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Family, Anambra school feud over pupil’s death in boarding house  

By Osiberoha Osibe, Awka
09 January 2022   |   4:12 am
As dust is yet to settle over the mysterious death of Sylvester Oromoni in an elite Lagos school, the Onyekwuluje family of Umuakwa, Ihiala in Anambra State, is bemoaning its fate following the death of the only son of the family, Bright Chidalu Onyekwuluje.

As dust is yet to settle over the mysterious death of Sylvester Oromoni in an elite Lagos school, the Onyekwuluje family of Umuakwa, Ihiala in Anambra State, is bemoaning its fate following the death of the only son of the family, Bright Chidalu Onyekwuluje.

He was until his death, a boarding student at St. Michael’s Boys College, Ekwusigo Local Council, Anambra State. 

The family, which has already petitioned the Inspector General of Police (IGP), Usman Alkali, regarding the circumstances that led to their son’s death on December 17, 2021, accused the school authorities of negligence. 

The family alleged that while their son’s health deteriorated, the school’s management, rather than release him for medical attention, insisted on keeping him behind to finish his terminal examinations.
 


They claimed that a concerned cousin, had to borrow a mobile phone from someone with which the family was alerted to Bright’s failing health, and how he was refused to exit the school.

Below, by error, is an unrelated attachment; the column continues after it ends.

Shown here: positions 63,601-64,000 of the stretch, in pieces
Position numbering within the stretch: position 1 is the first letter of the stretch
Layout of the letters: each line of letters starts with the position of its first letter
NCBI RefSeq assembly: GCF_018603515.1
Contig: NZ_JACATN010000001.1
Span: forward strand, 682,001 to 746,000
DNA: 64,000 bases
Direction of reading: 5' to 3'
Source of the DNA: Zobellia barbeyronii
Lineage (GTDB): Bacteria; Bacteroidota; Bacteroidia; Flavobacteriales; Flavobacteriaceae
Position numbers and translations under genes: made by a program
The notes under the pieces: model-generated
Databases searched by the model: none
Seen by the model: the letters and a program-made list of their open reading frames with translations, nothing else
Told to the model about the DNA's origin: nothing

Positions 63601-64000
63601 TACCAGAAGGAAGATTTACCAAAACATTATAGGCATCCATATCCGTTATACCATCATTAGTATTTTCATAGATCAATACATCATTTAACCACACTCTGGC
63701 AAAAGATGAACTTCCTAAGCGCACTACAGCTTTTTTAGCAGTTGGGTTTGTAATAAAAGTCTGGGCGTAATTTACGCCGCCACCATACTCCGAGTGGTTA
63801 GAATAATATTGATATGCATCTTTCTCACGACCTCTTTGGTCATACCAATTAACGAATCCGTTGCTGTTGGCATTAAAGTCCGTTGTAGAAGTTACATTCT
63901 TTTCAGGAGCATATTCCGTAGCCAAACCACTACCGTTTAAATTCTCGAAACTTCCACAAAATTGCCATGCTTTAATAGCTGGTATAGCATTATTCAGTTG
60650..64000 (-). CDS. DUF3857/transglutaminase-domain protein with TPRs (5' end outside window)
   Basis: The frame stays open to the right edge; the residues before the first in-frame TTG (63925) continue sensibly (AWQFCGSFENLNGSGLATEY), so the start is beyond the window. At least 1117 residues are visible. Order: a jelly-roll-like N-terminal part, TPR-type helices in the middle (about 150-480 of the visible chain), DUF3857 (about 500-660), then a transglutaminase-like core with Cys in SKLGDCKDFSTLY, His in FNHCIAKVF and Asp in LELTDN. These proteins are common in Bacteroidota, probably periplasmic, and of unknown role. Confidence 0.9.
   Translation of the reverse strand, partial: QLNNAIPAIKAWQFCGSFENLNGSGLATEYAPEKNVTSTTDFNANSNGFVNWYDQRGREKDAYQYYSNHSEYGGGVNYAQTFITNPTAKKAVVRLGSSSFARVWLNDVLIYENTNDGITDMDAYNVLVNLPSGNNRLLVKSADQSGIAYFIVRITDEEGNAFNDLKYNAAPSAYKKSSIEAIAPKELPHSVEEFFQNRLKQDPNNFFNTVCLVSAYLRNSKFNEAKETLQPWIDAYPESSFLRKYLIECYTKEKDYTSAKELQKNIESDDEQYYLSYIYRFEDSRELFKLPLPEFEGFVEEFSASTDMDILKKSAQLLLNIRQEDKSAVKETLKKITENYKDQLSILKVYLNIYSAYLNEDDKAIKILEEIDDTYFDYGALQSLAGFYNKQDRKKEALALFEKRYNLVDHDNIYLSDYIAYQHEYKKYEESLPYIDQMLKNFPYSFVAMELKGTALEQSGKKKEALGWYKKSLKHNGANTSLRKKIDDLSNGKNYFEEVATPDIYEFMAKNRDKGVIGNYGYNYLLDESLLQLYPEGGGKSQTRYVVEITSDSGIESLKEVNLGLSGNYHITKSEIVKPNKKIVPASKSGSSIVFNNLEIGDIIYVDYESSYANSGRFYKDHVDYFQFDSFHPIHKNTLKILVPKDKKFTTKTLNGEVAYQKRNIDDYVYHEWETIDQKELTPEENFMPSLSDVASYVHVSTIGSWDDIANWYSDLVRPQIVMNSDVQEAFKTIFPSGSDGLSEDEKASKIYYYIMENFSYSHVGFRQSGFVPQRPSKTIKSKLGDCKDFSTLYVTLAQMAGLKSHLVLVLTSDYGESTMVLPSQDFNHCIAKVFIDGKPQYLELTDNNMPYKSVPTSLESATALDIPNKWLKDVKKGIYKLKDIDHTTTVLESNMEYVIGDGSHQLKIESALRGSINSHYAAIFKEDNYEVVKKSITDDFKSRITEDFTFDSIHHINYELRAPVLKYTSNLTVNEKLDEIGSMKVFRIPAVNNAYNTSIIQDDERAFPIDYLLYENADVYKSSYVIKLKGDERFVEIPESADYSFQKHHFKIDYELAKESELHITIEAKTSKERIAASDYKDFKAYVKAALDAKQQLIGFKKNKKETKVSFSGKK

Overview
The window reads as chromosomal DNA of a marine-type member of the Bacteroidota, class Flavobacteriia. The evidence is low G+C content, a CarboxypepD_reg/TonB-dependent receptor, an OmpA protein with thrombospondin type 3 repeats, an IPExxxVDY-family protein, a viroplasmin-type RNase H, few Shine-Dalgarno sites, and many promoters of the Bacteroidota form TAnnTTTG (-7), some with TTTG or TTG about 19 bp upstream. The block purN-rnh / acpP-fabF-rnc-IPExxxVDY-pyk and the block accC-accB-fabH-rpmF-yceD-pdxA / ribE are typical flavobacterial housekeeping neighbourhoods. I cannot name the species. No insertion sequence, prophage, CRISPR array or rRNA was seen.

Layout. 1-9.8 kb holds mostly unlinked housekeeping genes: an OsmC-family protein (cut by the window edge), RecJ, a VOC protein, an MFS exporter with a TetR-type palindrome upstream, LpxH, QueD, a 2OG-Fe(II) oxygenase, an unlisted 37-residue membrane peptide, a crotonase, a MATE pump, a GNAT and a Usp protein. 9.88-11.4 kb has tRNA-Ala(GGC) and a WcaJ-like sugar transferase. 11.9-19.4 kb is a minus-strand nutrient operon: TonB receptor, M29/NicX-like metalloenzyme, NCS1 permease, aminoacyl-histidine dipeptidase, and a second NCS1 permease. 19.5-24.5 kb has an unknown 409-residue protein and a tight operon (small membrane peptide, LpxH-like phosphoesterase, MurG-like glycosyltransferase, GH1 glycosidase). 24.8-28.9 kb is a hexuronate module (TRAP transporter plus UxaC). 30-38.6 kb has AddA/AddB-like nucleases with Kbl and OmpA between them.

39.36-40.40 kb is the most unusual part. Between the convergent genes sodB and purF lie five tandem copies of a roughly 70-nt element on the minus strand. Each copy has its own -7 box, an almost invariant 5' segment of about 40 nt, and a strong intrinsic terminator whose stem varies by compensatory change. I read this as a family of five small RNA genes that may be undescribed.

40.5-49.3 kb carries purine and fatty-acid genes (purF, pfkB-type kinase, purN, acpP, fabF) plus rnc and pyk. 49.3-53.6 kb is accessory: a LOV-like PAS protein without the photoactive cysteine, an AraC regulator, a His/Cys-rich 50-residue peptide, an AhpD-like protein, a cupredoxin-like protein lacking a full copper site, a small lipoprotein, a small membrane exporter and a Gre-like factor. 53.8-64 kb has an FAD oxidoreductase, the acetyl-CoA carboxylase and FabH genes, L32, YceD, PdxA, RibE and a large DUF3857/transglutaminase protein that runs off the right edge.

The parents of the deceased, Prince Cornelius and Ogochukwu Onyekwuluje, who spoke to journalists during the burial of their son, said that he gave up the ghost nine days after he was taken away from the school.                

“My son, Bright Chidalu Onyekwuluje, died out of negligence on the part of the school. He was sick, and they refused to tell us. It was my son’s cousin that borrowed a phone to call his mother to tell us to come and pick Bright that he was dying,” Prince Onyekwuluje said, adding that he was persuaded by the school not to bother coming to get his son when he expressed worry over his state of health.

But the principal of the school, Rev. Fr. Romanus Ike Muoma, debunked the claim that the management delayed in releasing the student to his parents, explaining that he was promptly treated for malaria before he suffered a relapse.